We rode the first roller coaster at sea — Bolt, on the Carnival ‘Mardi Gras’

The Carnival “Mardi Gras” cruise ship has finally set sail with her first guests. In addition to being the first cruise ship with its atrium on the side of the ship, and the first in the Americas powered by eco-friendly Liquefied Natural Gas, the most exciting first (as far as we’re concerned) is that it’s the first cruise ship with a roller coaster onboard. It’s called Bolt and we have ridden it.



First, some ride stats: It’s 800 feet long and goes up to 40 miles per hour. The coaster sits 187 feet above sea level, but since it barely goes out over the edge of the ship, it’s also about 20 feet above the 18th deck of the ship. It runs above the miniature golf course and jogging track.


We should also get this out of the way for those who want to get technical: Bolt is not actually a roller coaster. It looks like a roller coaster and feels like a roller coaster (and we still call it one), but it neither rolls nor coasts. Many roller coasters on land will sometimes valley, meaning the coaster doesn’t make it all the way up a hill, rolls back between two hills, and leads to guests needing to be evacuated. Now just imagine how many times this would happen if the coaster track itself were moving around, as this one does because of the ocean waves.

How it Works

Photo by ThrillGeek

So how does Bolt run if it’s not using any gravity? The coaster is electric-powered all the way around the track. In fact, you can control how fast you go. Each front seat driver (two can ride per vehicle, front and back) has two controls for speed. You straddle the vehicle like a motorcycle and also have handlebars like a motorcycle. To go faster, you turn the right handlebar back just like a throttle. There’s also a button near the left handlebar that you can push for a boost.


If you want to go as fast as you can, keep the throttle back all the way and keep pushing the button the whole time. You can also use the button as a speed boost, and just press it at certain times, such as when you’re going around a curve or about to go over a hill. If you’d rather take in the views as you spin around the top deck, don’t pull the throttle back or push the button, although it’s not much slower when you just ride and don’t do anything but hold on. In our tests, it was only about a second or two different.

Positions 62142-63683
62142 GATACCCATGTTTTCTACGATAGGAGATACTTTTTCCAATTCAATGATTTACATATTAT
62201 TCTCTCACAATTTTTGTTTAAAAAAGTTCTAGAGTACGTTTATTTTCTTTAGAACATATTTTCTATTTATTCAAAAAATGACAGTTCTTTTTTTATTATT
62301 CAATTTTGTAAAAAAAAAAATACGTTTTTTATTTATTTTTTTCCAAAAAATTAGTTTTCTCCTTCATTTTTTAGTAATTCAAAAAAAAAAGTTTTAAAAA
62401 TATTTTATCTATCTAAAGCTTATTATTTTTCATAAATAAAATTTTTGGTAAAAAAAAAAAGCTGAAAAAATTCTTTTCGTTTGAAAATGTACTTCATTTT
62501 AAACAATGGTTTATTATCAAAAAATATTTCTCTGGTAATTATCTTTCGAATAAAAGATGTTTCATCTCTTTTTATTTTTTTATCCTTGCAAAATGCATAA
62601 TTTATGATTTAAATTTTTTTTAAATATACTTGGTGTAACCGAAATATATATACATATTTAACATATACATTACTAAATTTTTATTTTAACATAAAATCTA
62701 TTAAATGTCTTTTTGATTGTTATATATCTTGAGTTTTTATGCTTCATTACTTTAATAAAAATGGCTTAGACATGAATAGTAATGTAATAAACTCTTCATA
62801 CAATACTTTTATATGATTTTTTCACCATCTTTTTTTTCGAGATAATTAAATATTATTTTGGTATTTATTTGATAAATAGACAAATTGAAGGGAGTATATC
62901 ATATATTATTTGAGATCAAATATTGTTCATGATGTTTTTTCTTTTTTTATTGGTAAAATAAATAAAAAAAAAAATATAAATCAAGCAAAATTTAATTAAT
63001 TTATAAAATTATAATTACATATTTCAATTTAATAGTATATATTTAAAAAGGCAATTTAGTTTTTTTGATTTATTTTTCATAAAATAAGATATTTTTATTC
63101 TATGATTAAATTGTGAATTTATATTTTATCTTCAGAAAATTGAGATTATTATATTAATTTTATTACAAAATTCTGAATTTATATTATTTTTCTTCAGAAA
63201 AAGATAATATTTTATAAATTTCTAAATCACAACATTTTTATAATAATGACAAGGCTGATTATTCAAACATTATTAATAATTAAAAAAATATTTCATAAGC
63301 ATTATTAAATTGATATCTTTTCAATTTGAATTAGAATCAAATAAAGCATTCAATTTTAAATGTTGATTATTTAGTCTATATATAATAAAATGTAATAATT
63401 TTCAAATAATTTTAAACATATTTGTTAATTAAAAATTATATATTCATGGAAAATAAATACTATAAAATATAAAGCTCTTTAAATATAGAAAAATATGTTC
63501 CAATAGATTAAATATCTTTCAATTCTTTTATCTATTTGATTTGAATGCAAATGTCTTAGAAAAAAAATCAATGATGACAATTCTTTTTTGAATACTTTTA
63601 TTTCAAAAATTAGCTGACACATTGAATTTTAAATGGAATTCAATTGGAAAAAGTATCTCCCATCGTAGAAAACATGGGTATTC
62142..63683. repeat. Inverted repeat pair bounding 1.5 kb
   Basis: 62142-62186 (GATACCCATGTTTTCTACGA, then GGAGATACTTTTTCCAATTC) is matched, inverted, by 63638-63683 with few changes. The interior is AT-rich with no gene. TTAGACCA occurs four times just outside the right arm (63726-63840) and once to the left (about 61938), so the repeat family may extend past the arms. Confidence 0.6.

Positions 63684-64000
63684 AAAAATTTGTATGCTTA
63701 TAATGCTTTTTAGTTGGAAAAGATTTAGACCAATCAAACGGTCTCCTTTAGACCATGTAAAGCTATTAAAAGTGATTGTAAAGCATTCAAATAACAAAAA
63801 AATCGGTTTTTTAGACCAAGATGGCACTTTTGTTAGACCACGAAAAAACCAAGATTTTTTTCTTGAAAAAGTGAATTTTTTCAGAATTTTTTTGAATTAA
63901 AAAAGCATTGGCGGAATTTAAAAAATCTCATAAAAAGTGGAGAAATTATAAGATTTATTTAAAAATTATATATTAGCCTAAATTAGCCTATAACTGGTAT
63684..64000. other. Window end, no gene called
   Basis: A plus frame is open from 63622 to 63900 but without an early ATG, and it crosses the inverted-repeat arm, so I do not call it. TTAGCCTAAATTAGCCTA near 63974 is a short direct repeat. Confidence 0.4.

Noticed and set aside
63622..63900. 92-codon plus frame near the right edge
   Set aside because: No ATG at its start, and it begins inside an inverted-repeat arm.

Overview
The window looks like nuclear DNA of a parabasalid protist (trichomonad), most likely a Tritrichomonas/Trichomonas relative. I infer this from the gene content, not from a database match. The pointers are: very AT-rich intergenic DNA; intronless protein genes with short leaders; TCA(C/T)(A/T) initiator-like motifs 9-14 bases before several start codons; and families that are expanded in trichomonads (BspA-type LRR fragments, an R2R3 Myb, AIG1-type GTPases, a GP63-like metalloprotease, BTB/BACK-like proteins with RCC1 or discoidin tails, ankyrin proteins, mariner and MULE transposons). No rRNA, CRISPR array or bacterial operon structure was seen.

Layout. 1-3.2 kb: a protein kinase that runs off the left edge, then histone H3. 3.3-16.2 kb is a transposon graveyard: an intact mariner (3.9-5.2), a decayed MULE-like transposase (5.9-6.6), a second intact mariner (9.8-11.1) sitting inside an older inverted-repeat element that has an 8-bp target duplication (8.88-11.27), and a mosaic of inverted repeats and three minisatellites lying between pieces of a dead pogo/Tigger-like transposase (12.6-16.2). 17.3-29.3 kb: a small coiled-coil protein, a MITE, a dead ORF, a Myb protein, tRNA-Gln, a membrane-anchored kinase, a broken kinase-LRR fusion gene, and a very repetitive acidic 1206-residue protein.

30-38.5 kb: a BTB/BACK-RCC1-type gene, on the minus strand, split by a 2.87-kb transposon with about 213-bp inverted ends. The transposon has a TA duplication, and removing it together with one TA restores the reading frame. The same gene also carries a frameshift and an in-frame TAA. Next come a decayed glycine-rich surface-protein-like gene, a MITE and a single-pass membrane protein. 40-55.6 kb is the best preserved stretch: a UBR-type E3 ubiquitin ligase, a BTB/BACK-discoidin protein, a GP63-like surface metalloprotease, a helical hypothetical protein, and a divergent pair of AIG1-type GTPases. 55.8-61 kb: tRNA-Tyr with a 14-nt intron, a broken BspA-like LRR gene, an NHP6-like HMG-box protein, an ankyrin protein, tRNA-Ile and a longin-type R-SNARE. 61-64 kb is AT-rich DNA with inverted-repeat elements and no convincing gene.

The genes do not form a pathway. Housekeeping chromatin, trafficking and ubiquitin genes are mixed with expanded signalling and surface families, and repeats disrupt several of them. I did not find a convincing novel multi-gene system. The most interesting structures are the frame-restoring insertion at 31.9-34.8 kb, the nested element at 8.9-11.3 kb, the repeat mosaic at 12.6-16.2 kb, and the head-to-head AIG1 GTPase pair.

We reached out to Maurer Rides, the coaster’s manufacturer, to find out exactly how the boost button works. It seems you’ll have to experiment yourself to see exactly where it gives the most boost. Here’s their response: “With the boost button, you can increase the maximum speed again. How much additional energy you still have is shown on the Boost Tank on the display. The tank is not enough for the entire route. When the energy is used up, the button is deactivated. The idea of the game is to find out where the use of the boost button has the greatest effect. It increases the speed everywhere on the track, but in some places the effect is more intense than in others. Where? Find out.”



So how is it? Our quick review is that it’s fun, but over too soon. Although you sit on the vehicle like a motorcycle, you don’t actually lean over much, depending on the length of your arms. You and your passenger are both pretty much sitting up straight. The initial launch is much faster than we were expecting, and offers a great boost of speed. Racing lights turn from red to green so you know when you’ll be launched. After launch, you go around a banked circle then up and over a hill down the side of the ship, before slowing down and returning to the start. There are no loops and you don’t go upside down. As we said before, it’s short, but lots of fun.

UPDATE: We have been told starting with future cruises, each guest will get two laps instead of one. If true, and they can go around again without stopping, this will be great. It effectively fixes the only thing we didn’t like about the ride, the length.

Things to Know

carnival hub app

Currently, it’s $15 per ride, per person, but that’s listed as an “inaugural special” and the price may go up to as much as $25 on future cruises. You must weigh less than 300 pounds and be between 52 inches and 6-foot-5-inches tall to ride. They will weigh you. You must wear closed-toe shoes and dresses aren’t allowed, so remember to dress appropriately for it. You must empty your pockets completely. Not even glasses are allowed to be worn unless they have a strap on them. No cameras or Go-Pros are allowed, either, even with a strap.

The ride will close for high winds and inclement weather.

Our cabin was on Deck 15, four decks below the coaster and we could hear it running and feel a little vibration in our room. It wasn’t loud, just something that could be annoying if you prefer a very quiet room. During our cruise, the coaster was open as early as 9 a.m., but only ran until 6 p.m. (so no night rides).

Once you’re onboard the ship, you can book times to ride in the Carnival Hub app, so be sure to download it before you sail. Carnival’s next ship will be called “Celebration,” and will be modeled after the “Mardi Gras.” It will also include a Bolt roller coaster.

We hope one of their future ships expands on the roller coaster idea and stretches it all the way around the whole ship instead of just one side. Heck, why not make it a delayed drop like some coasters have, but have it drop down the side of the ship?

Check out our video of the Bolt roller coaster on this page. Visit our YouTube channel for the full version, including the ribbon cutting.

Bolt POV - First Roller Coaster on a Cruise Ship - Carnival Mardi Gras

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